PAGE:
At the municipal level, city planners laid the groundwork for reconfiguring the towns' landscapes: Spencer allotted $200,000 for new sidewalks; Cedar Falls erected a pedestrian and bicycle bridge to connect a large residential area with an industrial district, providing people with a new way to commute to work; and Mason City developed a 15-year plan to create more bicycle and pedestrian trails. Blue Zone officials showed employers, schools, and restaurants how to become designated Blue Zone sites, and volunteers recruited residents to sign personal pledges. "We want to make the healthy choice the easy choice," Buettner says.

Indeed, the project's allure may lie in its easygoing approach. Instead of following restrictive eating rules or engaging in grueling workouts, participants are urged to make tiny changes that are more likely to encourage than overwhelm. "You don't have to become a health fanatic," says Robin Anderson, 56, president and CEO of the Mason City Area Chamber of Commerce, whose staff has swapped sit-down meetings for walking ones and nixed morning doughnuts. "It's not so hard if you start small."

Beth O'Donnell, 32, learned about the program through her employer. After taking the pledge, she began parking in the most remote spot in the company lot and opting to take the stairs instead of the elevator. While there are no repercussions if you fall off the wagon, she says the honor system has kept everyone on track: "We aren't competing with one another. We're helping each other be successful." As for Deb Muller, by following the pledge's "stop eating when you're 80 percent full" rule and committing to the weekly walks at work, she shed 35 pounds in a matter of months. "It helps to have everyone around you thinking and acting healthier," she says. "We're living life the way it's supposed to be lived."

The Blue Zones Project isn't just for adults. "Walking school buses" are one of its most popular initiatives. Led by volunteer teachers or parents, children who live near their public school can walk together, often picking up more students at stops along the way. Schools are also placing a greater emphasis on nutrition. At Waterloo's Orange Elementary School, the transformation has been inspiring. When students won a pizza party for having the highest participation in a community run last fall, principal Teri Trask was shocked by the kids' reaction. "I had students marching into my office telling me they wanted something healthy," she says. "That never happened before!"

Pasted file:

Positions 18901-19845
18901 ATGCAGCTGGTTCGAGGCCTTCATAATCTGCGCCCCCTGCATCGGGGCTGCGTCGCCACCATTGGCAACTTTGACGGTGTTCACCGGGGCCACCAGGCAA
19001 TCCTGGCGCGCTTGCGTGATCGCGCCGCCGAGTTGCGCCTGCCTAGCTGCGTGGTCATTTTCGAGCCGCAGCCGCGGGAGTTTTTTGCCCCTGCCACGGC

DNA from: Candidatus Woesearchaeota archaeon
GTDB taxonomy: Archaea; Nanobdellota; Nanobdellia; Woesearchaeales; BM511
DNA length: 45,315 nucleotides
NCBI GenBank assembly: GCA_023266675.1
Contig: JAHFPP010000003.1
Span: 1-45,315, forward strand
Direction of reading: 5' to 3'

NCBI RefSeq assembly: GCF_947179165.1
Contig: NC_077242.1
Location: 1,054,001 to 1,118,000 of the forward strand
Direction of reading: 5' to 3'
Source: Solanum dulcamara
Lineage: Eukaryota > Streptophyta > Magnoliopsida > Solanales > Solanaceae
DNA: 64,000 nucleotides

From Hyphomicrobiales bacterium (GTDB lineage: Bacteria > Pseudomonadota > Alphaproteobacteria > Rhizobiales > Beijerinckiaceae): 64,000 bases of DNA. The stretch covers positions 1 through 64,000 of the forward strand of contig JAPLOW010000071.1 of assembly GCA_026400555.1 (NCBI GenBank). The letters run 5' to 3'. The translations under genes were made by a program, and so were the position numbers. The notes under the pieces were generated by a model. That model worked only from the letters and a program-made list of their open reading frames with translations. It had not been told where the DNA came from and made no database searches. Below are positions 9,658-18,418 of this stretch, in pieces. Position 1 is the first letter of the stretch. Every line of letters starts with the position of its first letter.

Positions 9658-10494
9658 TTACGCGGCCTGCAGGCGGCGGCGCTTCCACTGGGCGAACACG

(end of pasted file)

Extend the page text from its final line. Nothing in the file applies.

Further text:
Still, for all its successes, the program has faced its share of obstacles. Restaurants have been notoriously resistant, because tweaking menus can impact bottom lines, and chain franchises aren't set up to accommodate variations on the norm. "Iowa is a pork state," says Buettner. "People's palates aren't used to plant-based meals, especially when they're dining out. Restaurants are coming around, but it's taking longer here than it did in California."

Despite the challenges, Iowa seems well on its way to reaching its goal. In Cedar Falls, not only have residents collectively lost weight, but there has also been a nearly 4 percent drop in the number of people with high cholesterol and a 10 percent decline in the number of smokers. Most impressive: As of the latest tally, Iowa had gone from 16th-healthiest state in 2011 to tenth in 2013.

Buettner says he already has his eye on Texas and Hawaii. "We started in one tiny city, and now this project has touched the lives of more than five million people," he says. "It's clear that we're onto something, and we're not stopping."


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